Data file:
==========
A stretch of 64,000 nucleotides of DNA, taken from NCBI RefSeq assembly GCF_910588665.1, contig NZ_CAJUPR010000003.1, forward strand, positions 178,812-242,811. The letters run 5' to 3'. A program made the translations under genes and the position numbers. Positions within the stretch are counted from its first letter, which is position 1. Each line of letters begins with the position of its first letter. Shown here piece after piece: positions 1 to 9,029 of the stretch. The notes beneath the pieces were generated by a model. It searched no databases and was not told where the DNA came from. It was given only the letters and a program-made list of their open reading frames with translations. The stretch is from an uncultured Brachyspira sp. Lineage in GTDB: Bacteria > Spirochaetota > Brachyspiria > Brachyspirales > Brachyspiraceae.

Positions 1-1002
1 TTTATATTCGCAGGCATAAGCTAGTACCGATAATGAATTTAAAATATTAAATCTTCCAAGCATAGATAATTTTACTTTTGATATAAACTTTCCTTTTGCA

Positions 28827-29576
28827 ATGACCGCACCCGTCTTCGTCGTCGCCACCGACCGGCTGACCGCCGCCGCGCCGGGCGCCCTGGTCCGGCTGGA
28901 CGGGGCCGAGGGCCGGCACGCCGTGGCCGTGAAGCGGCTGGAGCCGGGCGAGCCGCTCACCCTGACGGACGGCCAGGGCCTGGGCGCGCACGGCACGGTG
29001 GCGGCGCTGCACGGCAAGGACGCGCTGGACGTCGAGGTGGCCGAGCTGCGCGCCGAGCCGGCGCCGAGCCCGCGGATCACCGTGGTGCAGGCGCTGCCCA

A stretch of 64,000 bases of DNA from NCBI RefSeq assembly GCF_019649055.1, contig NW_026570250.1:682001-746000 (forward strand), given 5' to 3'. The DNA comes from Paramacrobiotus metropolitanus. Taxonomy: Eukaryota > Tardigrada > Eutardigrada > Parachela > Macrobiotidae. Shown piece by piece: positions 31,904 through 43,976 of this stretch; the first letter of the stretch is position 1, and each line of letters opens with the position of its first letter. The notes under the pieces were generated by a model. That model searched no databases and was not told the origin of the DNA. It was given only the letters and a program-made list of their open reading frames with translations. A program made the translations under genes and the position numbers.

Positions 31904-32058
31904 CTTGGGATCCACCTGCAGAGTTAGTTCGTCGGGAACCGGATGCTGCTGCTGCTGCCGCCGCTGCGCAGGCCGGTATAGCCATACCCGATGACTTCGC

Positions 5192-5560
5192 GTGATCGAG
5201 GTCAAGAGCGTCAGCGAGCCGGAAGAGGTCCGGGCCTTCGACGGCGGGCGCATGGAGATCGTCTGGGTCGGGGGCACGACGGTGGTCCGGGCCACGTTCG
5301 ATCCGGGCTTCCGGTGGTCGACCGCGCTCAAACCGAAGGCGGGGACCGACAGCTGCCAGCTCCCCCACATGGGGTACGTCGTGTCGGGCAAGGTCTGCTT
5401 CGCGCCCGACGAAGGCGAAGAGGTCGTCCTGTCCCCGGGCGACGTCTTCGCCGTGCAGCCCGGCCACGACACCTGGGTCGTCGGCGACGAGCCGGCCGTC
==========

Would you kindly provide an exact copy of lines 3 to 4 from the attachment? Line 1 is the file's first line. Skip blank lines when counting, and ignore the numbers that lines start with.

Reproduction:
1 TTTATATTCGCAGGCATAAGCTAGTACCGATAATGAATTTAAAATATTAAATCTTCCAAGCATAGATAATTTTACTTTTGATATAAACTTTCCTTTTGCA

Positions 28827-29576